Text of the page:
Also, the current recession was caused by deflation, not inflation. If that applies to the universe, I guess we're screwed...
Actually they are both. But my point was that a scientist of old (Pascal) trembled before the God who made the "infinite spaces" and found them terrible apart from God. For Pascal there was no contemplation of the creation apart from contemplation of the One who created.
THIS is what seems missing from so much science today: not an "it", but a "He".
Ah; so THAT'S what that smell is that permeates everything!
The Creator isn't a scientific topic, strictly speaking, as He can't be observed or tested. Pascal would have been combining science and theology, which is okay at a personal level, but it's not the way science is done.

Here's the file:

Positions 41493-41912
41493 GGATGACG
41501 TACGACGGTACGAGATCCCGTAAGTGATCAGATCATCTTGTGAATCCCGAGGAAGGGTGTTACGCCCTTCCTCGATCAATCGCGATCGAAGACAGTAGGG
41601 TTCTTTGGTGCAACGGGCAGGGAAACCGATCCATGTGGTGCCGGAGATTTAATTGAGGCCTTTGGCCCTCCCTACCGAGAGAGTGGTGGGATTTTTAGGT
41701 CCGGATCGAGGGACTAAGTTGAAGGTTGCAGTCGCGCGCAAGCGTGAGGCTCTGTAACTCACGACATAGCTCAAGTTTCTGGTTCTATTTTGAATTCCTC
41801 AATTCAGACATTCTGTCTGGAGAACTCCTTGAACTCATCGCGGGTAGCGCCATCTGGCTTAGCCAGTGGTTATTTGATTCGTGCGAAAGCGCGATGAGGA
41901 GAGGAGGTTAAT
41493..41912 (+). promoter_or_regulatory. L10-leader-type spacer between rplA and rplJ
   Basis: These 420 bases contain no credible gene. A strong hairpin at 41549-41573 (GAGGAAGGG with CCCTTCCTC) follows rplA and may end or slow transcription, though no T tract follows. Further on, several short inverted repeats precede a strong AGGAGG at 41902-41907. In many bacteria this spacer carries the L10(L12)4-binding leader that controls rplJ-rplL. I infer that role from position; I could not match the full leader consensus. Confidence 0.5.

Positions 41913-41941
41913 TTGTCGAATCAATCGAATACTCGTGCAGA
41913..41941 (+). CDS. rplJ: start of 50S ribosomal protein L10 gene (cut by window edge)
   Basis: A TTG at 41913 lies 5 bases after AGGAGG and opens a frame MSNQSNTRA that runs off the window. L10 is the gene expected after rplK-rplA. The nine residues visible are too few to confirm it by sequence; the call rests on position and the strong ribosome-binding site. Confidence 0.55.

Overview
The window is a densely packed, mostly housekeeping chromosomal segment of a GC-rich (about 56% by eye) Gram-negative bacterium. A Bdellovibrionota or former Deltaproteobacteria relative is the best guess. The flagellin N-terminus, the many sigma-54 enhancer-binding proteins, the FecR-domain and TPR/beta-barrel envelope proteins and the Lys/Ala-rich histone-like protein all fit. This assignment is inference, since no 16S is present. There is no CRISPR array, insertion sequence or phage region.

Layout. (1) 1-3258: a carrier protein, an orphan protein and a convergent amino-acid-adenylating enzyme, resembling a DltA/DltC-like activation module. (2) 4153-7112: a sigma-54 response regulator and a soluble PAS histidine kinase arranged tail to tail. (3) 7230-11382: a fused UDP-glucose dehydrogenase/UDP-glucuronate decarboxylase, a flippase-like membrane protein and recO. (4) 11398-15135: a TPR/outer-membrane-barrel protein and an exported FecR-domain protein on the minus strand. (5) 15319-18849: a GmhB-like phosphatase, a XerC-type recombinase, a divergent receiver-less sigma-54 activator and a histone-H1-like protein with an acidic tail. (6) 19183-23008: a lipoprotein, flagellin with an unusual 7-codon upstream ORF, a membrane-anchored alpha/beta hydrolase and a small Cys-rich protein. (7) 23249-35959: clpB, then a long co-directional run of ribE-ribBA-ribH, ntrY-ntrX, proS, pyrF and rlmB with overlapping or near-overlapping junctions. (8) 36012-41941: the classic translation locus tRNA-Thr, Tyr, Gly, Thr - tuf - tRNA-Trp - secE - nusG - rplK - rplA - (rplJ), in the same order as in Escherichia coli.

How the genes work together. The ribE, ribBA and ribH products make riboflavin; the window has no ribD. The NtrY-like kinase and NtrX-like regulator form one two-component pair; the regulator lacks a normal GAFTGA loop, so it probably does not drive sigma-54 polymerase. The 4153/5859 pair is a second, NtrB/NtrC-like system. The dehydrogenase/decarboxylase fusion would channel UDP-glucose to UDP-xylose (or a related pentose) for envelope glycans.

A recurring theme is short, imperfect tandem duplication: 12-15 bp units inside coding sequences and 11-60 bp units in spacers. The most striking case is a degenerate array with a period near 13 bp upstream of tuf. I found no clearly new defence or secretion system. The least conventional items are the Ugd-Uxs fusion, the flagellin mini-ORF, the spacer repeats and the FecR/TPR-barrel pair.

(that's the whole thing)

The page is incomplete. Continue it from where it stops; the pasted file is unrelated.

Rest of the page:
Last time I checked, Astrophysicists and Cosmologists weren't in the business of studying earthquakes, let alone predicting them.
I could just as well ask you how many animals are able to build telescopes, rockets, and satellites.
Lastly, no one can accurately predict the weather more than a week in advance. Does that imply that scientists CAN'T measure the age of the Universe? Not for a minute. It merely is a reflection of the reality that some phenomona are dynamical and inherently sensitive to initial conditions; hence they are unpredictable beyond the short term, which has nothing to do with the article posted here.
Hmmmm...then why is it that, every so often (yearly or more, it seems), the processes yielding "similar results" change by a few billion years?
In my under 40 lifetime, the state-of-the-art guesses of the universe's age have varied by several fold.